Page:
I was recently asked to respond to Paul Cloke, Christopher Baker, Callum Sutherland and Andrew Williams’ really interesting new book, Geographies of Postsecularity: Re-Envisaging Politics, Subjectivity and Ethics as part of the launch event for the book. Here is the text of my response, which explores narratives of (dis-)enchantment and questions about social reproduction in relation to Christianity and political activism.
I wanted to pick up on theme of enchantment in the book because it’s where the authors engage my work, partly because I’m not sure that we’re actually talking about the same thing, and partly because I’ve been developing my thinking on what we’re actually talking about when we talk about disenchantment in ways that might be productive for ongoing conversations about the books’ arguments.
The idea of disenchantment emerges as a narrative which suggests that some sense of the world as spiritual is lost with the advent of modernity, that our connection to one another is damaged and that what we need, then, is a restoration of that sense of magic and wonder. The book advocates re-enchantment as one of the characteristics of the ethics of postsecularity that the authors want to advocate for, and suggest that religion can help us restore ‘a sense of mystery and wonder … a greater acknowledgement of the possibility of the sacred, and a dissatisfaction with neoliberalised secularity’.
My first book, A Theology of Failure: Žižek Against Christian Innocence is out on 7 May. A 30% discount is available if you buy the book via http://www.combinedacademic.co.uk using the code below.
I’m running a workshop at the 2019 Society for the Study of Theology conference about “diversifying the curriculum”. We’re talking about some different models of “diversifying”, what the challenges are, and what has worked.
I’ve been putting the syllabi I’ve created up on the blog for a while now but wanted to have a single place I could point people to: here, then, is that post, with links to all the different syllabi I’ve uploaded. If you’re interested in syllabi by the AUFS authors more broadly, you can check our posts tagged syllabi; if you’re interested in our more general reflections on teaching, you can take a look at our posts tagged teaching.
First year undergraduate syllabus (on Augustine, suffering and study skills): Great Christian Thinkers: Joining the Conversation
First year undergraduate syllabus: Introduction to Political Philosophy
First year undergraduate syllabus (on Thomas Aquinas, Catherine of Siena, John Calvin, Friedrich Schleiermacher and Gustavo Gutiérrez): Great Christian Thinkers 2
Second year undergraduate syllabus: The Making of Modern Christianity: Medieval Europe
Second year undergraduate syllabus: Hegel, Marx and Dialectical Thought
Second and third year undergraduate syllabus: Christianity, Race and Colonialism
Second and third year undergraduate syllabus: Gender, Sexuality and the Bible
MA syllabus: Dazzling Darkness: Mysticism and Philosophy
For the past couple of years I’ve been teaching a first year introductory module called “Joining the Conversation”. The module exists to introduce students to key themes and concepts in Christian theology (hopefully in a way that engages both our philosophy and our theology students), to a key Christian thinker – St Augustine – and to a key set of study skills relating to reading texts, critically engaging with them, and writing essays. The module is organised around the theme of suffering, and the question of whether suffering is “What Matters Most”. Here’s the module descriptor I use:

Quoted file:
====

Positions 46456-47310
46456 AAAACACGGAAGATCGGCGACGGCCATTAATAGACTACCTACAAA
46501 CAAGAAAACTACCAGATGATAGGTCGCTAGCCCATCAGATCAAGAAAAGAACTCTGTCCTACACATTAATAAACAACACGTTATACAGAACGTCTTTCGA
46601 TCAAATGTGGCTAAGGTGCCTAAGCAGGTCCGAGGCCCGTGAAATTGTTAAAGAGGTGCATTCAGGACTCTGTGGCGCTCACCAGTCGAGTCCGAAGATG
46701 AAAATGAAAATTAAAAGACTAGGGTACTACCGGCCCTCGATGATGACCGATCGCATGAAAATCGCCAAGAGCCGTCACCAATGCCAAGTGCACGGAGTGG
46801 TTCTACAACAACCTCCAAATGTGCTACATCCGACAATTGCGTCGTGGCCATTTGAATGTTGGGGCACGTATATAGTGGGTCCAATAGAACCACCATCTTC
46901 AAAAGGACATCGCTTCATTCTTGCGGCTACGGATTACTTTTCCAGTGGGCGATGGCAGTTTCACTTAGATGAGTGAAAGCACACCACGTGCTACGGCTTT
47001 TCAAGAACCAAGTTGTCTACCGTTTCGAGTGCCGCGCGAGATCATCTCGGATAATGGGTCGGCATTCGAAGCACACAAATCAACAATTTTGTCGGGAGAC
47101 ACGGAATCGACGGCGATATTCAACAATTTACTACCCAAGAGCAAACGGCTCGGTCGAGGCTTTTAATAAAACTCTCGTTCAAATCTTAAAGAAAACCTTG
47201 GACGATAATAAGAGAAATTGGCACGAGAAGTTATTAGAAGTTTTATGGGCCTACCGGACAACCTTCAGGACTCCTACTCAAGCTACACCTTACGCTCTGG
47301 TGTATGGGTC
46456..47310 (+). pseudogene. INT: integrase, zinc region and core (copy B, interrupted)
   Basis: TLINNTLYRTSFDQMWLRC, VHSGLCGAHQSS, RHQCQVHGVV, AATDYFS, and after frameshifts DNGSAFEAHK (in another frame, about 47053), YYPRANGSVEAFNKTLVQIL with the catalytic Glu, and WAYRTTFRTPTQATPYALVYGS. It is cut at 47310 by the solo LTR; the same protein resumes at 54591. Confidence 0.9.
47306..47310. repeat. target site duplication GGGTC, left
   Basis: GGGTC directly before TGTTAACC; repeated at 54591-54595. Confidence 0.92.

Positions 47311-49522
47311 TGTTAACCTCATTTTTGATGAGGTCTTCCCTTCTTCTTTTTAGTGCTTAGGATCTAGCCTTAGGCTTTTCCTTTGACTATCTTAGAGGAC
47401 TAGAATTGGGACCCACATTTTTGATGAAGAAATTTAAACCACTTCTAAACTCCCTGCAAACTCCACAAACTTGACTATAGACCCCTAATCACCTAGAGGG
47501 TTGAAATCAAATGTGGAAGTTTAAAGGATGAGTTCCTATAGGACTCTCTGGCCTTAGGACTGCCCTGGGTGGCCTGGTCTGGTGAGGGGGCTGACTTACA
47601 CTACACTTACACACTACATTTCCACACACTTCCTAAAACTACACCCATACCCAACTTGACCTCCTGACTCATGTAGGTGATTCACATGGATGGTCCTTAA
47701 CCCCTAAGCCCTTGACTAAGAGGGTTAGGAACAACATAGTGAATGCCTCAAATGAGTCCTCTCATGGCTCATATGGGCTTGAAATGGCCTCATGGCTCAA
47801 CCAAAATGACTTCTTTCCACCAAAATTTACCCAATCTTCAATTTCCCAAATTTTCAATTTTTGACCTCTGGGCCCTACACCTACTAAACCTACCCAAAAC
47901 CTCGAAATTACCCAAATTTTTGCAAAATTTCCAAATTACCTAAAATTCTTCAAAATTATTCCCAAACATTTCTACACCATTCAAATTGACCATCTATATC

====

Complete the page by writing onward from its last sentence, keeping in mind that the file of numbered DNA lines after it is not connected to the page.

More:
“To educate man to be actional, preserving in all his relations his respect for the basic values that constitute a human world, is the prime task of him, who, having taken thought, prepares to act.” – Frantz Fanon, Black Skin, White Masks
One of the central puzzles of Christian theology is the question of how evil entered the world. Why, in a world perfectly designed by a wise and benevolent God for the total satisfaction of its creatures, would anyone choose to reject the love of God – the highest of all the goods? At some point this question, first a problem for readers of the Genesis account of the fall of Adam and Eve, is pushed back before the creation of humankind to the creation of the angels. Sin, evil and suffering entered the world not when Eve ate the apple, but when the devil rebelled against God. Adam and Eve fell because Eve was tempted by the devil. But all this does is to intensify the problem of evil’s genesis. Eve was a woman, and an embodied human; for early Christians, longing to be freed from captivity to the flesh, it was not so difficult to imagine the lure of god-like knowledge. The devil, though, had no body to contend with; had nothing to tempt him except nothingness itself. Why would an almost-divinely perfect being choose to reject eternal bliss? Following Augustine, the standard answer came to be that the fall of the angels was almost instantaneous, taking place ‘the first instant after their creation’ (what, after all, could change in heaven so significantly as to prompt this change of heart?), because of an angelic refusal to submit to God’s authority, resulting in the permanent distortion of the now-demonic nature of the fallen angels. As Kotsko writes,
This conception of the fall of the devil is very difficult to understand. Everything that we associate with moral responsibility seems to be lacking. There is no moral obligation at play here other than sheer submission to God, a demand that seems to have no concrete content. There is no way to assess motivations or circumstances, because the decision to rebel was not only instantaneous but at the time it occurred was quite literally the only thing that had ever happened in God’s created world. It seems more like a random impulse than a morally relevant choice, much less a choice carrying such severe and inescapable consequences. (83)